SNCC 1960-1966 : Six Years of the Student Nonviolent Coordinating Committee
|Collection homeCompact list of all items|
|Title:||SNCC 1960-1966 : Six years of the Student Nonviolent Coordinating Committee|
Web site with information about the Student Nonviolent Coordinating Committee (SNCC) from its beginnings in the Greensboro-inspired sit-ins in February 1960 to its official organization in April 1960 at Raleigh, North Carolina's Shaw University through 1966 when Stokely Carmichael took over leadership from John Lewis. The site includes background information about issues important to SNCC including nonviolence, the Vietnam War, white liberalism, feminism, and black power; brief biographies of John Lewis, Julian Bond, Fannie Lou Hamer, Bob Moses, Ella Baker, and Stokely Carmichael; descriptions of major events including sit-ins, Freedom Rides, Freedom Ballot, Mississippi Freedom Democratic Party, and the March on Washington for Jobs and Freedom; a timeline; audio files of movement leaders speaking about their experience and Freedom Singers singing movement songs; and links to other online resources.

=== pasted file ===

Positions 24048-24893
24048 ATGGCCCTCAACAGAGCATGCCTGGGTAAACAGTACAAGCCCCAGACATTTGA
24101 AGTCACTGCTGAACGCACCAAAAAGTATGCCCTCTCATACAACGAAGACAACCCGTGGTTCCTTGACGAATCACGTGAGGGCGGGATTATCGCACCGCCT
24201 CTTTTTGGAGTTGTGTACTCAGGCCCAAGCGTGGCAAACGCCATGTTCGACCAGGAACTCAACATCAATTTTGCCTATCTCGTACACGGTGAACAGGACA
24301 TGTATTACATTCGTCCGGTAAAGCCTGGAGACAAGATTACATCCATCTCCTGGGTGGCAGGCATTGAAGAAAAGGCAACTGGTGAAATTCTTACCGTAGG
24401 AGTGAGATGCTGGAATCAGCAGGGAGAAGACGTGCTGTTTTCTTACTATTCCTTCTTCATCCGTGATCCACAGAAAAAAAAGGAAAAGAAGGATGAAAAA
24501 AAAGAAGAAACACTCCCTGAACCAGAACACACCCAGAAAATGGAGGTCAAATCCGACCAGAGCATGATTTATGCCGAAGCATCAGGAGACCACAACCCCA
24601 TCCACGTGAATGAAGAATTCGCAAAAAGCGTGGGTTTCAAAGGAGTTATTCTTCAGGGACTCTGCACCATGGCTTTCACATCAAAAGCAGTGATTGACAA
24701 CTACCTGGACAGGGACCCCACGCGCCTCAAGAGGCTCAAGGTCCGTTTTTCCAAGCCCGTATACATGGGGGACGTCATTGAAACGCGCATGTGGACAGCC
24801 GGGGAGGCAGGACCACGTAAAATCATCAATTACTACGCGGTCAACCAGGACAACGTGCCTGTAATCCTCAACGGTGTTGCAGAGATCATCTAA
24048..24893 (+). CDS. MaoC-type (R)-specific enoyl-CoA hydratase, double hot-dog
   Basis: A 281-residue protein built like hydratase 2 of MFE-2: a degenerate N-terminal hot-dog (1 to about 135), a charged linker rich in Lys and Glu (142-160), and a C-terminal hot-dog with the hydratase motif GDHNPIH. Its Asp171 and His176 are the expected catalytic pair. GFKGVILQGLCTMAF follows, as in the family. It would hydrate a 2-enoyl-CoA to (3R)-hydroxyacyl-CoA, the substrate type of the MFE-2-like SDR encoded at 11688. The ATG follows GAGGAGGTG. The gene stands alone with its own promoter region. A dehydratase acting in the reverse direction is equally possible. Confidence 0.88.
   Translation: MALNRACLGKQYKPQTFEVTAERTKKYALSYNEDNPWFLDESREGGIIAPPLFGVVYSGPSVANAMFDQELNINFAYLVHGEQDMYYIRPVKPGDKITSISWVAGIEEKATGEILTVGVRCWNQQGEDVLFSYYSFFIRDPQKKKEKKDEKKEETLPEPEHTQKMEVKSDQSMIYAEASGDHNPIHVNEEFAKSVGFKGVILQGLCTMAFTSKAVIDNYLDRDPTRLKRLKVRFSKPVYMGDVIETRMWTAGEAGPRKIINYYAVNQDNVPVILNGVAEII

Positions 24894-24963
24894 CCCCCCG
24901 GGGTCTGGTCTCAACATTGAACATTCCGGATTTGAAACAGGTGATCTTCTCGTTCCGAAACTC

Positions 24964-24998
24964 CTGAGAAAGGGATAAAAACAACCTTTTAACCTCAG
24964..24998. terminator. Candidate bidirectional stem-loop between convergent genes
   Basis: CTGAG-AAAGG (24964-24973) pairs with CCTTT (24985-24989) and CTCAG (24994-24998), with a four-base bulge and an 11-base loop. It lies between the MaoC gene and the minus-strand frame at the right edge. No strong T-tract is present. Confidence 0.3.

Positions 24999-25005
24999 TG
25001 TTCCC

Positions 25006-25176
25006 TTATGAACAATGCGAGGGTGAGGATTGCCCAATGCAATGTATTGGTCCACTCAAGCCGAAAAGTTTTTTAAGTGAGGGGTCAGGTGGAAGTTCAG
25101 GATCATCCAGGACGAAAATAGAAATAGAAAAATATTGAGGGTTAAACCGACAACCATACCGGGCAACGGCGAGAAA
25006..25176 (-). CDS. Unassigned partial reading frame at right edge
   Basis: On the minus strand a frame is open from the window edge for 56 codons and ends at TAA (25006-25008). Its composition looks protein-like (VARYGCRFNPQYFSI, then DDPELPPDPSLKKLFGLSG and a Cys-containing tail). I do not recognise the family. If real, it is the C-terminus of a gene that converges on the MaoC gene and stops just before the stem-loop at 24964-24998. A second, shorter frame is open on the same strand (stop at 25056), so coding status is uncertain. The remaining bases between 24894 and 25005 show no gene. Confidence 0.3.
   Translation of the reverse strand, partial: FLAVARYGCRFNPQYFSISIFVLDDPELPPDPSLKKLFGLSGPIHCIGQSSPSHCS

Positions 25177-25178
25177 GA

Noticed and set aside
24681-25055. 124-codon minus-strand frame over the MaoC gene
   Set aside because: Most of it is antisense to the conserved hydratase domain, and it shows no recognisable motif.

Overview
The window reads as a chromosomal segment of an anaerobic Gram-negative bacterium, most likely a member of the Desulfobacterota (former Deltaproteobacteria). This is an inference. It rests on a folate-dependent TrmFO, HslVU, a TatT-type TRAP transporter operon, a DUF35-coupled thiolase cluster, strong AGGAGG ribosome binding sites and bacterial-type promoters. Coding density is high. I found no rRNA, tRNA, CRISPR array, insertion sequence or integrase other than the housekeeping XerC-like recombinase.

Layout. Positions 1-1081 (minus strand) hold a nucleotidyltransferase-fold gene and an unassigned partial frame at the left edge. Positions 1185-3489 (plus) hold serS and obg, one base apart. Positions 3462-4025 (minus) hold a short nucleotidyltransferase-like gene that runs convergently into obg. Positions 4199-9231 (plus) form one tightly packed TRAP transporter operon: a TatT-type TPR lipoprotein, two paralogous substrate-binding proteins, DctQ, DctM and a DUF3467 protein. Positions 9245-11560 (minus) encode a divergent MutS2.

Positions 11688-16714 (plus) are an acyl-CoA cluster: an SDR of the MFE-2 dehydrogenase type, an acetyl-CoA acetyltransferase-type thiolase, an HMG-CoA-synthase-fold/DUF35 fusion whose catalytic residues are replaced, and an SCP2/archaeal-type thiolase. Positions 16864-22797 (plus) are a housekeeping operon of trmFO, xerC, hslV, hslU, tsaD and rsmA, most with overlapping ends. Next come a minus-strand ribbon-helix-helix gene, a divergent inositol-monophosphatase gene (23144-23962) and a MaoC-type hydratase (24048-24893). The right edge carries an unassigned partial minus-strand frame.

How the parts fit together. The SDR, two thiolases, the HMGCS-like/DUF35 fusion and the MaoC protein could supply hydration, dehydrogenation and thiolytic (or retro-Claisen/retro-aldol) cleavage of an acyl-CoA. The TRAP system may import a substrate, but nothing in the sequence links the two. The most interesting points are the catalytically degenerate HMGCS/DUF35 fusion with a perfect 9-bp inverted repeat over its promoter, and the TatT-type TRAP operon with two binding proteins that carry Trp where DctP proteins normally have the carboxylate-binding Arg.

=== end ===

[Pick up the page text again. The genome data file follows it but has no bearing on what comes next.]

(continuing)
The Civil Rights Digital Library received support from a National Leadership Grant for Libraries awarded to the University of Georgia by the Institute of Museum and Library Services for the aggregation and enhancement of partner metadata.
|Types:||Instructional materials | Black-and-white photographs | Sound recordings | Timelines (chronologies) | Biographies|
|Subjects:||Lewis, John, 1940 Feb. 21- | Bond, Julian, 1940- | Hamer, Fannie Lou | Moses, Robert Parris | Baker, Ella, 1903-1986 | Carmichael, Stokely | Student Nonviolent Coordinating Committee (U.S.) | Civil rights movements--United States | African Americans--Civil rights | Civil rights workers--United States | African American civil rights workers | College students--United States | African American college students | Student movements--United States | African American civic leaders | Civic leaders--United States | African American clergy | Clergy--United States | African American political activists | Nonviolence--United States | Vietnam War, 1961-1975--Protest movements | United States--Race relations--History--20th century | Feminism--United States | Black power--United States | Sit-ins--Southern States | Voting--United States | Mississippi Freedom Democratic Party | March on Washington for Jobs and Freedom, Washington, D.C., 1963 | Southern States|
|Contributors:||University of North Carolina at Chapel Hill | ibiblio.org|
|Online Publisher:||[Chapel Hill (N.C.)] : University of North Carolina Chapel Hill | 2000|
|Persistent Link to Item:||http://www.ibiblio.org/sncc/index.html|